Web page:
Women’s Rights in India: A detailed study with special focus on the concept of ZERO FIR: Natasha Gandhi & Yashwant Yadav

‘Women’s Rights in India: A detailed study with special focus on the concept of ZERO FIR’

Author: Natasha Gandhi

Co-Author: Yashwant Yadav

ISSN: 2581-8465

Abstract

Man and woman both are equal and play a paramount role in the creation and development of their families in a particular and the society in general. Indeed, the struggle for equality has been one of the major concerns of the women’s movement all over the world. Women have been ill-treated in every society for ages and India is no exception. Women are often considered the weaker group and despite all the feminism and awakening of the people against this injustice, one cannot deny that women do need special set of protection and laws for their upliftment in the society, for their safety and security. The Indian Judicial System made a provision in it, keeping in mind the problems often faced by women in times of distress, i.e., the provision of ZERO FIR. Since FIR (First Information Report) is the first step that a victim takes to get relief and to initiate the proceedings against him, this provision will help make the process easier. Often police officers decline to register FIRs giving this issue that ‘the place of crime doesn’t fall under their jurisdiction.’ But this provision makes it compulsory for the policemen to register the FIRs made to them, no matter in which jurisdiction the place of crime falls into and refusal to register it would make him liable to punishment under section 166A(c) which states him to be punishable with rigorous imprisonment for a term which shall not be less than six months but which may extend to two years, and shall also be liable to fine. This provision was made in the Indian Judicial System to provide timely justice to the victim, to provide efficient punishment to the wrongdoer and to provide ease in the crime reporting process in local police stations.

Introduction

Gender injustice is a problem that is seen all over the world. Whatever the causes may be, it is our duty of humans to protect the human rights of those who are victims.

Women have been ill-treated in every society for ages and India is no exception. Indian judiciary feels convinced of the need for women’s empowerment-by law and by legal means.

The Constitution of India has taken a long leap in the direction of eradicating the lingering effects of such adverse forces so far as women are concerned. And hence for the same purposes, women have been granted special rights and recognition in the Constitution of India, amongst which is the Provision for ZERO FIR.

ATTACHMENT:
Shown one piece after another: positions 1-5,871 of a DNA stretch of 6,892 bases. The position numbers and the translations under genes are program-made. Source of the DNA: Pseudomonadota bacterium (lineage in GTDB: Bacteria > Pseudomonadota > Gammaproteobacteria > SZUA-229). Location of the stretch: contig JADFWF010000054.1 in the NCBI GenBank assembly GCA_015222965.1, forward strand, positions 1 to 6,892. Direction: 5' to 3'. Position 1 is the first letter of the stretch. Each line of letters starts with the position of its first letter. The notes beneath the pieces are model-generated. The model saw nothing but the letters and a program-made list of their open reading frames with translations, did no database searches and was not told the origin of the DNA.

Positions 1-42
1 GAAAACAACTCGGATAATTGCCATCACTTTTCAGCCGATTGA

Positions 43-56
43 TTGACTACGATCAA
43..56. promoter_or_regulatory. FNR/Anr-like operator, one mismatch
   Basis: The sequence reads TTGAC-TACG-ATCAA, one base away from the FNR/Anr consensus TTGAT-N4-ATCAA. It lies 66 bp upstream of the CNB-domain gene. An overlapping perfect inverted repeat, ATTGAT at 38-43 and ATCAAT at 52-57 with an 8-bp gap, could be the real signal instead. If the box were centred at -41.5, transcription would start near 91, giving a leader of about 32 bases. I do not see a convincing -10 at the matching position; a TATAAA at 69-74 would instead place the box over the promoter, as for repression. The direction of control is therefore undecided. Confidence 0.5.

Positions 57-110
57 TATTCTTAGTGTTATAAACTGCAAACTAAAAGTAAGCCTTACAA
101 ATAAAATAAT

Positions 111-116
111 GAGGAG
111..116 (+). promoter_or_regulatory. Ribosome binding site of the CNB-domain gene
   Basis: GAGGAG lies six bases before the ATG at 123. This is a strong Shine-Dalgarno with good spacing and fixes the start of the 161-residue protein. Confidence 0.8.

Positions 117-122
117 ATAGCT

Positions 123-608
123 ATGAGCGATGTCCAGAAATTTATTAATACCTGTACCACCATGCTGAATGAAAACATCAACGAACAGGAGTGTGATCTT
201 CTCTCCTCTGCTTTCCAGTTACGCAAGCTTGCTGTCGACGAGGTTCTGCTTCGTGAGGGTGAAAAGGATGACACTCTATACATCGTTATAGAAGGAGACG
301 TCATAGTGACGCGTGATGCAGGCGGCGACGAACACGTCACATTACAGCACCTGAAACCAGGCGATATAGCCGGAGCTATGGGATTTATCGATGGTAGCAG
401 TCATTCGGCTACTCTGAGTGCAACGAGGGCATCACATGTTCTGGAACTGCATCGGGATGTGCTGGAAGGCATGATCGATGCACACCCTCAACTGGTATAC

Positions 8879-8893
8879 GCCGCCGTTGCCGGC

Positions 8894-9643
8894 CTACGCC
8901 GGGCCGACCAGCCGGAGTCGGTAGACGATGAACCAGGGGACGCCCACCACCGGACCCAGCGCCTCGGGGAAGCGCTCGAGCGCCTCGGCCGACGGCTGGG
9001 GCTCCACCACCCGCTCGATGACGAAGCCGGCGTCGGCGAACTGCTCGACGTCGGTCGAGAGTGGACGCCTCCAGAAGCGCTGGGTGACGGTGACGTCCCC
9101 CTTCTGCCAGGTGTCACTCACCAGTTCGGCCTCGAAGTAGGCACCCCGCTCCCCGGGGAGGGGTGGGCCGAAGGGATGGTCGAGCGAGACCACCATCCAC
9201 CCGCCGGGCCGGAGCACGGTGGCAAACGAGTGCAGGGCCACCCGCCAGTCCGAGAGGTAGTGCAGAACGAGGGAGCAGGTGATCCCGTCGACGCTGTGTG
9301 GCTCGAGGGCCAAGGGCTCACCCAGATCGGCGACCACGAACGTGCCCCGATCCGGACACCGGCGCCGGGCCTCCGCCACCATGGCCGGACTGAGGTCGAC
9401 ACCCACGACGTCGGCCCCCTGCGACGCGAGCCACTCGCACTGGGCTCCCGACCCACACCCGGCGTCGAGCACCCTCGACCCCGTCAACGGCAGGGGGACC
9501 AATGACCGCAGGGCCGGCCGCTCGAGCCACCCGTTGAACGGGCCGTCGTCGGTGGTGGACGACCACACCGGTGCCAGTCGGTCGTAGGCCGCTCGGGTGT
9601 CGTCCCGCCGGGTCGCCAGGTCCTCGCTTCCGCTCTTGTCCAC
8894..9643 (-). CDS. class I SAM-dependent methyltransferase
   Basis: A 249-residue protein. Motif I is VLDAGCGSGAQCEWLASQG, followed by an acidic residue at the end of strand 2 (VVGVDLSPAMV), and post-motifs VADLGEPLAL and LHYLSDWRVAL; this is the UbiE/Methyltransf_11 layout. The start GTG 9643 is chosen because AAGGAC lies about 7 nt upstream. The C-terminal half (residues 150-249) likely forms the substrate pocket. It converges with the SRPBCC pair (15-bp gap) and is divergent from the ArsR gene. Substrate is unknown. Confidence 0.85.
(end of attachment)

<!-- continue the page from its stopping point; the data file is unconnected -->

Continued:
The readers, by the end of this research piece, would be well versed with the rights of women under the Indian Constitution and with the concept of Zero FIR. Answers to various questions like- what made its existence a necessary element in the Indian Judicial System, how it has helped women in times of distress and how it has saved them from the ill-treating of the police men and also as to what extent this provision has been followed and penalties for not following it would be answered by the end of this research.

Our Constitution makes express provision for affirmative action in favour of women. It prohibits all types of discrimination against women and lays a carpet for securing the equal opportunity to women in all walks of life, including education, employment and participation.
For the same reason, the following Articles were given a place and due recognition in the constitution of India.

  • Article 21 states as follows: “No person except according to procedure established by law shall be deprived of his life or personal liberty. Fundamental right under Article 21 of the object personal liberty except according to procedure established by law is to prevent encroachment on and loss of life.” – Anyone, including women, can seek protection under this.
  • Article 14 states as follows: This Article guarantees Right to Equality, “The State shall not deny to any person equality before the law or the equal protection of the laws within the territory of India and Prohibition of discrimination on grounds of religion, race, caste, sex or place of birth.”
  • Article 19 states as follows: This gives the citizens (which include both women, men and third gender) the Right to Freedom, which among other things guarantees freedom of speech and expression, freedom of movement, freedom of practising trade and profession etc.
  • Article 32 states as follows: This Article gives the right to us to seek constitutional remedies through the Supreme Court of India for violation of Fundamental Rights mainly. Along with constitutional safeguards, there are further rights that women have guaranteed under the law.[1]

Apart from these there are other laws in the Constitution for the protection and preservation of interest of women – [2]

Right to equal pay – According to provisions under the Equal Remuneration Act, one cannot be discriminated on the basis of sex when it comes to salary or wages. Working women have the right to draw an equal salary.